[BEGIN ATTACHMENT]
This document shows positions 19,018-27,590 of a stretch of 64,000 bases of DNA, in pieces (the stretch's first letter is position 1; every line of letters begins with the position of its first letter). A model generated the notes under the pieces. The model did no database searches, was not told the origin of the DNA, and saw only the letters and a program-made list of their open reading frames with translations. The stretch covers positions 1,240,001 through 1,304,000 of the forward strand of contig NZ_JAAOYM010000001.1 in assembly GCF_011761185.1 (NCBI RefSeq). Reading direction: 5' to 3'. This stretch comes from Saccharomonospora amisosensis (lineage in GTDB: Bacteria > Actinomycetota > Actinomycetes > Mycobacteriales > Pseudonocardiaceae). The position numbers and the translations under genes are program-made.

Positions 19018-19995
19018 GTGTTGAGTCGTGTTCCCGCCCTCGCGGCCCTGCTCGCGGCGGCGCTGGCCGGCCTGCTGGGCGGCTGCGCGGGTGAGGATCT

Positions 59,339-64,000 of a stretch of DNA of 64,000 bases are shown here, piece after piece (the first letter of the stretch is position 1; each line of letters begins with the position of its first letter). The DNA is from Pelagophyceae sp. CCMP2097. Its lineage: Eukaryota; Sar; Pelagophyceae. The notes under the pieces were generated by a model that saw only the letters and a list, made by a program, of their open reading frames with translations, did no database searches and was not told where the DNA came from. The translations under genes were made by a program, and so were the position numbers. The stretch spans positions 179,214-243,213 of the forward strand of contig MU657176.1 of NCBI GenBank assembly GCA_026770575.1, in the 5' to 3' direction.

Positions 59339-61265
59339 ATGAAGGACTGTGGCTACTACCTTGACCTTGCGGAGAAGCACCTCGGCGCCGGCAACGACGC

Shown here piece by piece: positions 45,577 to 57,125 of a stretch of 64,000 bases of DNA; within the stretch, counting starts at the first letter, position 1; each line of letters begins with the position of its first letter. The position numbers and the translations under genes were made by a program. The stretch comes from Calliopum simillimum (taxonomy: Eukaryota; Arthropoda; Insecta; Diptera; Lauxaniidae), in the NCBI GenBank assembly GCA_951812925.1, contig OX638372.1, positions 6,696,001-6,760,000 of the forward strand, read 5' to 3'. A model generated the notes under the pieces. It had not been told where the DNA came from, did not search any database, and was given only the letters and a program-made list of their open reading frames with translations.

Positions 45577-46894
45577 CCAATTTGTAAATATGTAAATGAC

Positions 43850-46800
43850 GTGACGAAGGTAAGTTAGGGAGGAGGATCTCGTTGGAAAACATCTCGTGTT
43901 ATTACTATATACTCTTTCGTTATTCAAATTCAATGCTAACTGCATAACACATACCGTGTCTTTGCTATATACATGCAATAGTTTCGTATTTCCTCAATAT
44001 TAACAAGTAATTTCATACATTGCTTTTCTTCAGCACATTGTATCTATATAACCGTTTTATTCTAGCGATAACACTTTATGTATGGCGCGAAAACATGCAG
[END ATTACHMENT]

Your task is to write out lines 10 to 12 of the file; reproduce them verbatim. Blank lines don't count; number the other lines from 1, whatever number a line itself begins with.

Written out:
Positions 43850-46800
43850 GTGACGAAGGTAAGTTAGGGAGGAGGATCTCGTTGGAAAACATCTCGTGTT
43901 ATTACTATATACTCTTTCGTTATTCAAATTCAATGCTAACTGCATAACACATACCGTGTCTTTGCTATATACATGCAATAGTTTCGTATTTCCTCAATAT